Application Catalog for OpenStack
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Install Murano from Source

This section describes how to install and configure the Application Catalog service for Ubuntu 16.04 (LTS) from source code.

Install the API service and Engine

  1. Create a folder which will hold all Murano components.

    mkdir ~/murano
  2. Clone the murano git repository to the management server.

    cd ~/murano
    git clone https://opendev.org/openstack/murano
  3. Set up the murano config file

    Murano has a common config file for API and Engine services.

    First, generate a sample configuration file, using tox

    cd ~/murano/murano
    tox -e genconfig

    And make a copy of it for further modifications

    cd ~/murano/murano/etc/murano
    ln -s murano.conf.sample murano.conf
  4. Edit murano.conf with your favorite editor. Below is an example which contains basic settings you likely need to configure.

    Note

    The example below uses SQLite database. Edit [database] section if you want to use any other database type.

    [DEFAULT]
    debug = true
    verbose = true
    transport_url = rabbit://%RABBITMQ_USER%:%RABBITMQ_PASSWORD%@%RABBITMQ_SERVER_IP%:5672/
    
    ...
    
    [database]
    connection = mysql+pymysql://murano:MURANO_DBPASS@controller/murano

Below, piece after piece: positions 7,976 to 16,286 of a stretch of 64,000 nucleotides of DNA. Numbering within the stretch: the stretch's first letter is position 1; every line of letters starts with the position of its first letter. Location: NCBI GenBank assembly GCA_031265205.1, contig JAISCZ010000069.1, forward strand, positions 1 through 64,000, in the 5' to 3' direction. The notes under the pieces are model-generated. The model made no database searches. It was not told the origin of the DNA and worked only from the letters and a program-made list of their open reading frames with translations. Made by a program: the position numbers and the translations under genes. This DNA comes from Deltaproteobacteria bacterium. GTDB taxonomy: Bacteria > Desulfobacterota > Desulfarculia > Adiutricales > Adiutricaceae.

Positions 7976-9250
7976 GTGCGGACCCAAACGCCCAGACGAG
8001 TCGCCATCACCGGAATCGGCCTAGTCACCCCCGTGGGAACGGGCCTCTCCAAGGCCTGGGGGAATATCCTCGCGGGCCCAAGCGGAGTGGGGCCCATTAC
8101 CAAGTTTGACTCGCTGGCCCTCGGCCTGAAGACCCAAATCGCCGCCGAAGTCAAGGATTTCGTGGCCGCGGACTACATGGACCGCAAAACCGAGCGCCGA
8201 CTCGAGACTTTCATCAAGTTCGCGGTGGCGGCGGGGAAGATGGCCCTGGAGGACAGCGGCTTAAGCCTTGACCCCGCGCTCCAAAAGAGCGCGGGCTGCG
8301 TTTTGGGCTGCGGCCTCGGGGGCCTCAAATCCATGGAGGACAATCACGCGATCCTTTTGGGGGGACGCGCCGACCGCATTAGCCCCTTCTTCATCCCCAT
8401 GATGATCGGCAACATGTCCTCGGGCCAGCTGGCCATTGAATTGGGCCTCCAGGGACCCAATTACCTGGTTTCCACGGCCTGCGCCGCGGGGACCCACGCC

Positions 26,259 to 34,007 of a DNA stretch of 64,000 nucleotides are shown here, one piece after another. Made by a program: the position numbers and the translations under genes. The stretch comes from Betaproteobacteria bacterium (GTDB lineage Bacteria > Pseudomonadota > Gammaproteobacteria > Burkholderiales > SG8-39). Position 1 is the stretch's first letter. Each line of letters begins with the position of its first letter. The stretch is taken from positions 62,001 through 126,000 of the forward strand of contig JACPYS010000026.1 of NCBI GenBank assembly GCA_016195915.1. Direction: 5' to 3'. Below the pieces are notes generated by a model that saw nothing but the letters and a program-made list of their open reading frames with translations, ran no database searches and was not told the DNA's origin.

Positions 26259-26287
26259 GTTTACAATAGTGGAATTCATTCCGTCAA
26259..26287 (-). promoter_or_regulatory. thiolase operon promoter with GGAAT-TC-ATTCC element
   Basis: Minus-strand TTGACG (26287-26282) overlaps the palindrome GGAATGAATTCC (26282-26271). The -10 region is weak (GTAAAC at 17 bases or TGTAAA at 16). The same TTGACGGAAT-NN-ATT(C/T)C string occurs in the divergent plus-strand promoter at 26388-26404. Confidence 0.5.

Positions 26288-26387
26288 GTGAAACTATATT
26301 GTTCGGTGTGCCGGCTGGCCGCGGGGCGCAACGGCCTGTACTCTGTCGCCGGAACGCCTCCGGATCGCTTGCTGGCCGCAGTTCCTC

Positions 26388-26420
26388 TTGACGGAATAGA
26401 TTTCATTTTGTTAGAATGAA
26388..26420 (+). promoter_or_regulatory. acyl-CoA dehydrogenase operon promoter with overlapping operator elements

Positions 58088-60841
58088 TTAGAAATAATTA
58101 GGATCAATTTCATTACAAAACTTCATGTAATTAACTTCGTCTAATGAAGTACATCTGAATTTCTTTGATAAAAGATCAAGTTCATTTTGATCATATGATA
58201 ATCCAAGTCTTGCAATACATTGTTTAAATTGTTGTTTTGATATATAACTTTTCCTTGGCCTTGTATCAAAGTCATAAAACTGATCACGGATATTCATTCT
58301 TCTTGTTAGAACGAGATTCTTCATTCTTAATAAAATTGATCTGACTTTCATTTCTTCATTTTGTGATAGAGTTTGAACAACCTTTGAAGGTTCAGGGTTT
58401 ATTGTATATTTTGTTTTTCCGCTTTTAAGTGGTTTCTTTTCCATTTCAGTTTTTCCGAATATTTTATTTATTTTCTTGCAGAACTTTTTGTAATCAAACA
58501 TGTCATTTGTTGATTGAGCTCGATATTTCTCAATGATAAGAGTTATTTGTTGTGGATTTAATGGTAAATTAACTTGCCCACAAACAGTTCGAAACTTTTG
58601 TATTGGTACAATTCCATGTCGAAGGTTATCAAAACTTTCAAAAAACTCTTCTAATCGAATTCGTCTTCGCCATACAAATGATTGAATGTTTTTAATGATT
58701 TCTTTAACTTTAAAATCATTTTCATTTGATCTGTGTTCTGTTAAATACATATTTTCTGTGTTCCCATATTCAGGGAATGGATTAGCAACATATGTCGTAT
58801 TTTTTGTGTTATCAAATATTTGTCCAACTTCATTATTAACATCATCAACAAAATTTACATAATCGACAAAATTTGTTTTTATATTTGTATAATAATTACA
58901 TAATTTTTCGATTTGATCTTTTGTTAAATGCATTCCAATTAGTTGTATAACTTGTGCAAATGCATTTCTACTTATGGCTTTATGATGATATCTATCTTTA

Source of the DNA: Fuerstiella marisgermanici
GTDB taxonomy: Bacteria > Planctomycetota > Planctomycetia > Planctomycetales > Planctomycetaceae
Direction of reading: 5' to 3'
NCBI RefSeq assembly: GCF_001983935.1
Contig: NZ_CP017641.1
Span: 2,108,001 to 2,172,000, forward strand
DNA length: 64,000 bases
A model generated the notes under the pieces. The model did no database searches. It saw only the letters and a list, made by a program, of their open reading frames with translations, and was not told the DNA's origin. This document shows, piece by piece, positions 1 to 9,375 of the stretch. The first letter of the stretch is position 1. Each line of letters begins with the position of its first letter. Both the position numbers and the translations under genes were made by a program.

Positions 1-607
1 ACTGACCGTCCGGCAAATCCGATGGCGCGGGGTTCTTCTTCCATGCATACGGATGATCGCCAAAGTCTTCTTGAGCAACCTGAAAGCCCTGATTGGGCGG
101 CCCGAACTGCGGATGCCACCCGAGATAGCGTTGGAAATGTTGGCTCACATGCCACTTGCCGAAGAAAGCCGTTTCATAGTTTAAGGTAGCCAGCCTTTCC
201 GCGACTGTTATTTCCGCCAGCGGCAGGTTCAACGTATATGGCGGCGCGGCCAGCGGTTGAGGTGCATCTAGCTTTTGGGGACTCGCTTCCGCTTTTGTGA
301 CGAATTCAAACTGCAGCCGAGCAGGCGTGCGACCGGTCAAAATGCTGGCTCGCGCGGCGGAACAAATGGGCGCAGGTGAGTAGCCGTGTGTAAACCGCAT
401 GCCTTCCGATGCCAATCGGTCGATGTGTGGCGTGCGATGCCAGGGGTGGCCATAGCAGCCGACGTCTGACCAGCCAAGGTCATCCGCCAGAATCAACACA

...
    
    [keystone]
    auth_url = http://%OPENSTACK_KEYSTONE_ENDPOINT%
    
    ...
    
    [keystone_authtoken]
    project_domain_name = Default
    project_name = %OPENSTACK_ADMIN_PROJECT%
    user_domain_name = Default
    password = %OPENSTACK_ADMIN_PASSWORD%
    username = %OPENSTACK_ADMIN_USER%
    auth_url = http://%OPENSTACK_KEYSTONE_ENDPOINT%
    auth_type = password
    
    ...
    
    [murano]
    url = http://%YOUR_HOST_IP%:8082
    
    [rabbitmq]
    host = %RABBITMQ_SERVER_IP%
    login = %RABBITMQ_USER%
    password = %RABBITMQ_PASSWORD%
    virtual_host = %RABBITMQ_SERVER_VIRTUAL_HOST%
    
    [networking]
    default_dns = 8.8.8.8 # In case openstack neutron has no default
                          # DNS configured
  5. Create a virtual environment and install Murano prerequisites. We will use tox for that. The virtual environment will be created under .tox directory.

    cd ~/murano/murano
    tox
  6. Create database tables for Murano.

    cd ~/murano/murano
    tox -e venv -- murano-db-manage \
      --config-file ./etc/murano/murano.conf upgrade
  7. Open a new console and launch Murano API. A separate terminal is required because the console will be locked by a running process.

    cd ~/murano/murano
    tox -e venv -- murano-api --config-file ./etc/murano/murano.conf
  8. Import Core Murano Library.

    cd ~/murano/murano
    pushd ./meta/io.murano
    zip -r ../../io.murano.zip *
    popd
    tox -e venv -- murano --murano-url http://localhost:8082 \
      package-import --is-public io.murano.zip
  9. Open a new console and launch Murano Engine. A separate terminal is required because the console will be locked by a running process.